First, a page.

Nathan Males recalls a wonderous childhood. The son of two teachers who ran a travelling school, he grew up exploring the English countryside while his parents taught the children of gypsy families. “The school operated from a converted bus,” explains Nathan. “The thing I remember most about my early childhood is the freedom…of playing in hedgerows, roaming the countryside and wandering in the mountains. My memories of that freedom are vivid and it definitely spawned my love of nature and the great outdoors.”

As a young adult studying to be an environmental studies teacher, Nathan found some part time work in a bookstore. “One day Karen came in and we just started chatting. Next thing I knew I was taking her sailing…that led to a lovely summer together and before I knew it I was packed and following her back to Tasmania.”

Nathan’s face lights up when he recounts his first impressions of his wife’s corner of the world, “I had never heard of Tasmania before I met Karen,” he laughs. “But I fell totally in love with the place. It was the late 90s…the end of the dam wars and the beginning of the forest wars. A lot was going on and I was captivated by the absolute beauty of the landscape.”

Nathan Males former CEO Tasmanian Land Concervancy.

Making waves at the time was the Australian Bush Heritage Fund, later to become Bush Heritage Australia. “It was founded by Bob Brown in 1990,” explains Nathan. “A parcel of land adjacent to a Tasmanian Wilderness World Heritage Area was earmarked for wood chipping. Bob put a down payment on the land and launched a campaign to raise the remaining funds in order to save the site. The story of this land in the Liffey Valley saw the birth of what was to become a way the Australian public could help protect areas of special value.”

Nathan’s skills in the arts and marketing, along with his legal and environmental background, made him a perfect fit for the organisation. “I was so lucky to work with the Bush Heritage team. Essentially, my job was to fly around the country and find properties to buy,” smiles Nathan. “I had the most amazing time…the places I visited and the experiences I had were just remarkable. You just can’t imagine the properties that are out there and the people I met. I had 10 wonderful years doing that.”

The concept of private land conservation was gaining momentum and beginning to prick up government ears. “Bush Heritage was offered funding to run projects in Tasmania,” says Nathan. “However they wanted to remain working on a national scale…hence that created scope to set up a new fund here.”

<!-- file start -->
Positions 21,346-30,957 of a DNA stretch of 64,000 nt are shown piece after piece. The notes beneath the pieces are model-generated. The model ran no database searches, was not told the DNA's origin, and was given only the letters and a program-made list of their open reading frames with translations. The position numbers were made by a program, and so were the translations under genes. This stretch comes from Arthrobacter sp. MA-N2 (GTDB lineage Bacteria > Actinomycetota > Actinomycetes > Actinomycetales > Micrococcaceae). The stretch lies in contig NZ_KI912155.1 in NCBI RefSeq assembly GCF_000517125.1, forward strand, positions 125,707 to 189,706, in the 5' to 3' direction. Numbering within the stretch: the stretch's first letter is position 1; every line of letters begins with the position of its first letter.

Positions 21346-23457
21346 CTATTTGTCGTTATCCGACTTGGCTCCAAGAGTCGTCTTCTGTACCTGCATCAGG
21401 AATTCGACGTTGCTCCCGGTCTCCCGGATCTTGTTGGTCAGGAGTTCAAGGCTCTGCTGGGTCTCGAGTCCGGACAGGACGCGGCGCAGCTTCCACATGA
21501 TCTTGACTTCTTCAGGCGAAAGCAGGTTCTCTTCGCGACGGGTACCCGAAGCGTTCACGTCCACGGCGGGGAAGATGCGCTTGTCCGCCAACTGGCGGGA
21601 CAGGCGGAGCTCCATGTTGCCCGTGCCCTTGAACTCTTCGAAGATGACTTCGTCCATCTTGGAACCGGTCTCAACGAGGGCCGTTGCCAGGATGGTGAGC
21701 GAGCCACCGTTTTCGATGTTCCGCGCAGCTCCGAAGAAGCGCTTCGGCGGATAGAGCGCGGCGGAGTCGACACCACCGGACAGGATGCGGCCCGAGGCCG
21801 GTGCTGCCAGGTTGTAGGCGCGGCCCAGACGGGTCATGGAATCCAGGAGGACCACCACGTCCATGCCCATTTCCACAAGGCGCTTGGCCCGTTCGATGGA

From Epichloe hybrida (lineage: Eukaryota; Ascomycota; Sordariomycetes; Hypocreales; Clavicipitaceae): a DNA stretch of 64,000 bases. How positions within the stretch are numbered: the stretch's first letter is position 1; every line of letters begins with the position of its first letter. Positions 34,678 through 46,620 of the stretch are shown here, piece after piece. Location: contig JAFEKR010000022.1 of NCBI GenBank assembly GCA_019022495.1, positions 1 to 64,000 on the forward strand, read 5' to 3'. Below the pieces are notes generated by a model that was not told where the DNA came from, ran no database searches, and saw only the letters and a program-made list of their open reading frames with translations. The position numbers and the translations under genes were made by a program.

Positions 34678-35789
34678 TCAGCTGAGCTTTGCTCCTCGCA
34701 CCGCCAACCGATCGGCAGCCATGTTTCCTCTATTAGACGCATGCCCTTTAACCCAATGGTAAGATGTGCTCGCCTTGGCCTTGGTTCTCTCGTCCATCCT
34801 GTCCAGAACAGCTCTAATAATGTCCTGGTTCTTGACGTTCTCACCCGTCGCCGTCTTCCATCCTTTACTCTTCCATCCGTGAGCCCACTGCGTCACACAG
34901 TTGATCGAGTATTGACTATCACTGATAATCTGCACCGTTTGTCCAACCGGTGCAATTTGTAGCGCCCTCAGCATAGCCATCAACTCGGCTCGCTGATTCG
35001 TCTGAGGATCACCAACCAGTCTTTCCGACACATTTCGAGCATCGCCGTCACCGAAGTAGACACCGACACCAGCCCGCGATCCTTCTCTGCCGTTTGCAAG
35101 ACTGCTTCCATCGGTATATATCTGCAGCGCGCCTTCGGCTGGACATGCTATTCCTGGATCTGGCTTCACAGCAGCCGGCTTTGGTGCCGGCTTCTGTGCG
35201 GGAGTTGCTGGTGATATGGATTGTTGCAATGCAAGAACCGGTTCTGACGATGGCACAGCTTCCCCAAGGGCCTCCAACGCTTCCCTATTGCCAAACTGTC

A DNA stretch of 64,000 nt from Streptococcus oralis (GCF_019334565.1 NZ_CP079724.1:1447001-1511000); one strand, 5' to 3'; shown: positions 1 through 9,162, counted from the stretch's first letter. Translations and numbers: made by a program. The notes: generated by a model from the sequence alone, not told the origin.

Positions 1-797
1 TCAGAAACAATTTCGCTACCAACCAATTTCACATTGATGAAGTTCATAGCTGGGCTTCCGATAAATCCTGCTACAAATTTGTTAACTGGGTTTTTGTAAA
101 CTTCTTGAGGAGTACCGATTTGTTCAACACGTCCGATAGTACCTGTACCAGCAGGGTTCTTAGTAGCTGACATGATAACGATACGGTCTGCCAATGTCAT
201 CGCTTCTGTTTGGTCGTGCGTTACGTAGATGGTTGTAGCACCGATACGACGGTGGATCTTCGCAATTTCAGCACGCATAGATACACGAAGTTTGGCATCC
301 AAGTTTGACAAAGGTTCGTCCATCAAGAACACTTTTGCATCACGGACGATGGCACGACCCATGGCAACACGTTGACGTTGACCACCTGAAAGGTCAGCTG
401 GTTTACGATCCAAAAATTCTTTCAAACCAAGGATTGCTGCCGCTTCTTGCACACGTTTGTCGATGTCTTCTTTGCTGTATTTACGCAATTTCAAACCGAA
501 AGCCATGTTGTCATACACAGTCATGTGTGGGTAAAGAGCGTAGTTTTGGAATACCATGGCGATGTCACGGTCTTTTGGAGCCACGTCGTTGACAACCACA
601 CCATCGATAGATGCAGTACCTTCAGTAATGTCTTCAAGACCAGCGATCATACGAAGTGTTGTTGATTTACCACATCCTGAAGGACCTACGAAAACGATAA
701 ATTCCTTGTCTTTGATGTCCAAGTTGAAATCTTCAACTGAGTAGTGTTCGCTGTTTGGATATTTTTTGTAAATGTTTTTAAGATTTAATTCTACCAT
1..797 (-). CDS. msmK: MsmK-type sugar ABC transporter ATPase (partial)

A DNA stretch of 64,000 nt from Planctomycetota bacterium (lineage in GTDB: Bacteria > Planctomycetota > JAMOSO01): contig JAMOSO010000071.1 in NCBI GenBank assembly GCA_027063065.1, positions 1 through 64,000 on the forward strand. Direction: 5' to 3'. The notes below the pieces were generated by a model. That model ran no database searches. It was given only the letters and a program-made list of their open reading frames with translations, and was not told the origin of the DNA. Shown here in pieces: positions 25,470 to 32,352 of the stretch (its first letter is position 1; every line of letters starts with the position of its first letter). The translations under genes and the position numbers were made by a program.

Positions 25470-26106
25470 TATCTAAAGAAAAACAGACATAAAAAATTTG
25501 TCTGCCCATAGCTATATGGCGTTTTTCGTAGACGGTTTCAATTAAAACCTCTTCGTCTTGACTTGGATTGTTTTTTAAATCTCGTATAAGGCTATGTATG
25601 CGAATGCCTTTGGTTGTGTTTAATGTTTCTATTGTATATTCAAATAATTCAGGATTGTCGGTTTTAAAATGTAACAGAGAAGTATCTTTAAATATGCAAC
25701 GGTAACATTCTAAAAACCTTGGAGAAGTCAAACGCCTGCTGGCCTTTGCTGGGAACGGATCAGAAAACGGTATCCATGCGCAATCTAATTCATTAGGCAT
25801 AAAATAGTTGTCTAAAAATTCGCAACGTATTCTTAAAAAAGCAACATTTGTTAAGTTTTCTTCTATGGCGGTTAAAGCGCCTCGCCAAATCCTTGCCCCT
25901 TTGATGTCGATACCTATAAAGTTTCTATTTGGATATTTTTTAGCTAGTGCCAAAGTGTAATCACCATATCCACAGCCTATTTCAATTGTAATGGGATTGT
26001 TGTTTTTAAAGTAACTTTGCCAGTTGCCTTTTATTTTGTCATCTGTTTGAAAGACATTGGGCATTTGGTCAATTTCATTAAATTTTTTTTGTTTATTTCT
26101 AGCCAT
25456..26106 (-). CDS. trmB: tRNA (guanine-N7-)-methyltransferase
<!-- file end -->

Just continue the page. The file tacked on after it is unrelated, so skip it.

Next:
Nathan and two mates hatched a plan. “We threw in $50 each, and had to spend $101 on the incorporation fee.” He laughs as he recalls those times, “So essentially we launched with a grand bank balance of $49. We also needed 50 members to get ourselves on the environmental register. Somehow we did that and managed to get the account up to $2000.”

“We quickly had our eye on our first property,” recalls Nathan enthusiastically. “It was at Long Point on the east coast, just near Moulting Lagoon. It was part of a farm that had been owned by the same family since the mid 1800s and the farmer was interested in selling, however thankfully he wanted to see it protected and not developed. It’s just amazing…350 hectares…a large mud flat with channels and pools…it’s like stepping into the middle of a David Attenborough documentary. The biodiversity is just awesome…it’s absolutely teeming with birdlife.”

Nathan smiles at the next move, “That first $2000 funded the production of our first one colour brochure which Fullers Bookshop and Land for Wildlife kindly agreed to mail out for us with their newsletters. We were asking people to donate a small amount and sponsor a hectare.”

Tasmanian’s responded in droves. “We couldn’t believe it,” enthuses Nathan. “Each day we’d go down to the little post office in Battery Point and our mail box would be jam packed. It was heartening to know that people believed in what we were doing and were happy to send us a cheque. In just two weeks we raised the money we needed to buy that very first property.”

Beneath his quiet demeanour, one readily detects an unrivalled drive and determination behind this well-spoken Englishman.  Adopting Tasmania as his home state, Nathan carved a unique way to balance his passion for environmental issues with his natural flair for drawing the community together. The collision of the two saw the birth of a new frontier in Tasmanian conservation.

And so the Tasmanian Land Conservancy was born. “Back at the time I was the lucky recipient of a ‘World of Difference’ award through Vodafone,” explains Nathan. “That award meant I had the funding to work full time for the Tasmanian Land Conservancy for a year. A travel component of the award also meant I could visit the United States to meet with the Nature Conservancy and Land Trust Alliance. I learned a lot during that visit and it enabled me to apply some really sound principles back here in Tasmania.” Nathan goes on, “It became really important to me at an early stage that we created an endowment to manage the properties we purchased…all our spare money went there…that made a real difference. I am so proud that now the fund stands at over $12 million.”

“The vision was always for Tasmania to be a global leader in nature conservation,” says Nathan. “The TLC is a community-based organisation that essentially raises funds to buy and manage irreplaceable sites and rare ecosystems. Sometimes that means the creation of reserves, sometimes it means working collaboratively with landowners to establish conservation agreements, and sometimes it means the fund purchases the land, protects it through a conservation covenant and then resells it to new owners. In that way the capital is freed up to reinvest in other projects. It’s a model that’s worked really well here.”

Seven years at the helm saw Nathan take the Tasmanian Land Conservancy from a mere $49 to over $35 million in property value. “I’ve worked with a team of amazing scientists to identify some incredibly diverse properties across the state,” says Nathan, when asked to recall some of the highlights of that time. “Often they are different to what you may ordinarily expect. Grasslands, wetlands and river systems are amongst the areas that have astounded me the most, and it’s at the intersection of where human activity meets wild habitat that I’ve seen a lot of issues.”